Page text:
No fans to be allowed at Rose Bowl for CFP semifinal game
The other playoff semifinal is at the Sugar Bowl in New Orleans
PASADENA, Calif. (AP) — No spectators will be allowed at the Rose Bowl for the College Football Playoff semifinal on Jan. 1 because of COVID-19 restrictions imposed by the state, county and city of Pasadena.
The Tournament of Roses said Thursday that it requested special permission to allow for a limited number of spectators or a select number of guests of players and coaches at the 90,888-seat stadium but was denied.
Los Angeles County is under a stay-home order that took effect this week and runs through mid-December. Pasadena has its own public health department and can set its own rules, but has mostly followed the county’s lead during the coronavirus pandemic.
“While we are disappointed that the Rose Bowl Game will not be played in front of spectators, we are pleased that we are still able to hold the game this year, continuing the 100-year plus tradition of The Granddaddy of Them All,” said David Eads, executive director and CEO of the Tournament of Roses. “We continue to work closely with health department officials and the Rose Bowl Stadium to provide the safest possible environment for our game participants.”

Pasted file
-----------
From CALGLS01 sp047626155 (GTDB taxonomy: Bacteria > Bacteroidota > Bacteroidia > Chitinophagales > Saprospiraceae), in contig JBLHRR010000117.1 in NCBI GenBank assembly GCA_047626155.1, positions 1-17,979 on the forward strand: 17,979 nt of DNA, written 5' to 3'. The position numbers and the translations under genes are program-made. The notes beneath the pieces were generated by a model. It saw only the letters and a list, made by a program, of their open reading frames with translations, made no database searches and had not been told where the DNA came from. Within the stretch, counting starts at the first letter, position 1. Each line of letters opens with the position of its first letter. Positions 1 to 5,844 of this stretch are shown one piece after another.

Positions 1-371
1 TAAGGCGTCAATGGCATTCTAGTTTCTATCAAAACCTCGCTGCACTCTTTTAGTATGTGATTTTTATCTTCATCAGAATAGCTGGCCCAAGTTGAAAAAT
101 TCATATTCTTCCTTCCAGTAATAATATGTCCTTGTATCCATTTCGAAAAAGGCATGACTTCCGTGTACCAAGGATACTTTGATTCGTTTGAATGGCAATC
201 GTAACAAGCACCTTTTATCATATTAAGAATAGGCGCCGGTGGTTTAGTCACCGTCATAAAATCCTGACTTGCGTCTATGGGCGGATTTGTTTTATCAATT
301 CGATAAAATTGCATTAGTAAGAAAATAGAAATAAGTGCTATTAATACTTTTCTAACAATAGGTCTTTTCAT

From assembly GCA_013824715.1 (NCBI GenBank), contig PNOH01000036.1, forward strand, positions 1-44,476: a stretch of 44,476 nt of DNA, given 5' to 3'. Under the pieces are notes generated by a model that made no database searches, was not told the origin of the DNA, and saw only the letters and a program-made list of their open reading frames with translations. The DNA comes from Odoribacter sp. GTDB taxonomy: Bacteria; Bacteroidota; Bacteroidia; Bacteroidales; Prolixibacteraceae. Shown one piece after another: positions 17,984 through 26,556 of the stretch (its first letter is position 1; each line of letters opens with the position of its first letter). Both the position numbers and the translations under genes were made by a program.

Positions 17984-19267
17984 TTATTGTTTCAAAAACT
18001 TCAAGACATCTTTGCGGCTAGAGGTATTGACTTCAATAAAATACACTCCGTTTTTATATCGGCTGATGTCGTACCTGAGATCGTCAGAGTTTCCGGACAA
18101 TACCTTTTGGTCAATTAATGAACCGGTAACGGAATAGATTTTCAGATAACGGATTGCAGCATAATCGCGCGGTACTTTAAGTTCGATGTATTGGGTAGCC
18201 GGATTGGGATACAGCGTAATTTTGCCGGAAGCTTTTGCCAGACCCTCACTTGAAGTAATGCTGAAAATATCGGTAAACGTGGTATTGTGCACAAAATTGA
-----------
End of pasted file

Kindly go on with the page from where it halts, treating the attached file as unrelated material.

The Rose Bowl is hosting one of the playoff semifinals; the other is at the Sugar Bowl in New Orleans. The CFP selection committee will set the pairings for the semifinals on Dec. 20. The national championship game is set for Jan. 11 at Hard Rock Stadium in Miami Gardens, Florida.
The Fiesta Bowl also announced Thursday that no fans would be allowed at the Jan. 2 game in Glendale, Arizona, though the immediate families of players will be able to attend.
The first Rose Bowl was played on Jan. 1, 1902, beginning the tradition of postseason college football games. In 1942, the game was moved to North Carolina because of fears of an attack by Japan on the U.S. West Coast after the attack on Pearl Harbor.
The Rose Parade, traditionally held the morning of the game, is off, too. It had previously been canceled only during World War II.
Copyright 2020 The Associated Press. All rights reserved.